Working different jobs and going to college before I became a mom helped me so much. I learned how to manage my time and plan out my days. Have a plan for what you’re going to eat. Plan out what days you’ll go to the grocery store or run errands. Plan out when you’ll bathe the kids and what time you’ll start on dinner and when you’ll pick up toys. Keep books in the diaper bag to read at the doctor’s office. Learn some fun games or songs to occupy them while you wait in line. Your kids will learn your rhythm and know what to expect.
4. Get up before the kids.
Now this isn’t always practical. If you have a newborn you sleep as much as you can. But as soon as you are sleeping more, get up. Give yourself some time before they get up to wake up and pray and prepare for your day. Read your Bible. Do something that fires you up as a woman. Be ready to greet them with a smile instead of wishing that they wouldn’t bother you.
5. Dress for work.
Treat this mothering as work. Show up to your days as if you were filling the position of the President or the Prime Minister. If you slouch around in your sweats you’re going to feel like sitting on the couch all day. Dress for the day you want to have.
6. Train their behavior.
Of course this is a never-ending project; none of us ever “arrive.” But start somewhere. Teach them to stand in line, to speak kindly to one another, to be nice to you. The cooperation of your children will go a long way in making your days brighter.
7. Don’t mix work and family if at all possible.
I blog and stay home with my kids. It is a rare occasion that I try to do anything with the blog while my kids are awake and not in quiet time. Attempting to do quiet work that requires thought while chaos erupts around me is my ticket to becoming a crazy mama. This might not be possible for your stage of life but if it is, try it.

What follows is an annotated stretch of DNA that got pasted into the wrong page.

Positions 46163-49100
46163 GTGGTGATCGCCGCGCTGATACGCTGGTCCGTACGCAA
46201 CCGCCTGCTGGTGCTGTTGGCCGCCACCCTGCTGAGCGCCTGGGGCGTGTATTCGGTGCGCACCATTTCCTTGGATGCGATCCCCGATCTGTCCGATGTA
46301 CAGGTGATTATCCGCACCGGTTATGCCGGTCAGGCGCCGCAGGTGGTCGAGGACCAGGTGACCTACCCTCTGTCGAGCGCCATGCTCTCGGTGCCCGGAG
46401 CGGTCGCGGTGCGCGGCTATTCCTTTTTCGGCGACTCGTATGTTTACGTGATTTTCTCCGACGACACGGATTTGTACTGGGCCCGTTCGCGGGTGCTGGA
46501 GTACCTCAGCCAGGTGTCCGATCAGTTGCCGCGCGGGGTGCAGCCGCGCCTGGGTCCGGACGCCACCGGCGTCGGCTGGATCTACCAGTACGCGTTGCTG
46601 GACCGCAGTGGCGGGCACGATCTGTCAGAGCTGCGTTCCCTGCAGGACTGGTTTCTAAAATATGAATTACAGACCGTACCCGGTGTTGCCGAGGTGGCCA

8. Start earlier than you think you need to.
Getting out the door with little kids can be a circus performance. Give yourself more time than you think you need to do it. That buffer in your schedule will be a sanity saver. Start breakfast earlier. Pack the diaper bag the night before. Lay out their clothes and socks and shoes. Do as much as you can beforehand.
9. Practice gratitude.
We see what we look for so often in life. Look for the beautiful parts of motherhood and your days. Thank God for the child that whispers, “I like you, Mommy” and the growth that your children are showing instead of concentrating on what’s not happening or what goes wrong.
10. Mind your friends.
If you have hang out with women who don’t appreciate motherhood or who complain about their children all the time your attitude will be colored with their negativity. Cultivate a group of friends that can share the problems of motherhood without dismissing the importance of the work. Be that type of friend for someone else.
Please don’t think that I’m never stressed out. I don’t lay around on the couch drinking coffee while my children play quietly at my feet but we do laugh. We do get places on time (most of the time). I am wearing real clothes and a real smile. I enjoy being with my boys.
You don’t have to be a miserable mama. Show the world a different version of motherhood!
Let me know: What did you do to overcome the tendency to be a miserable mother? Let me know in the comments!
Lisa Hensley is a wife, mama, and creative who helps other women know Christ and embrace their work so they can live with purpose and passion. She blogs at Delighting in my Days when her three boys are sleeping. You can also find her on Instagram, Facebook, and Twitter.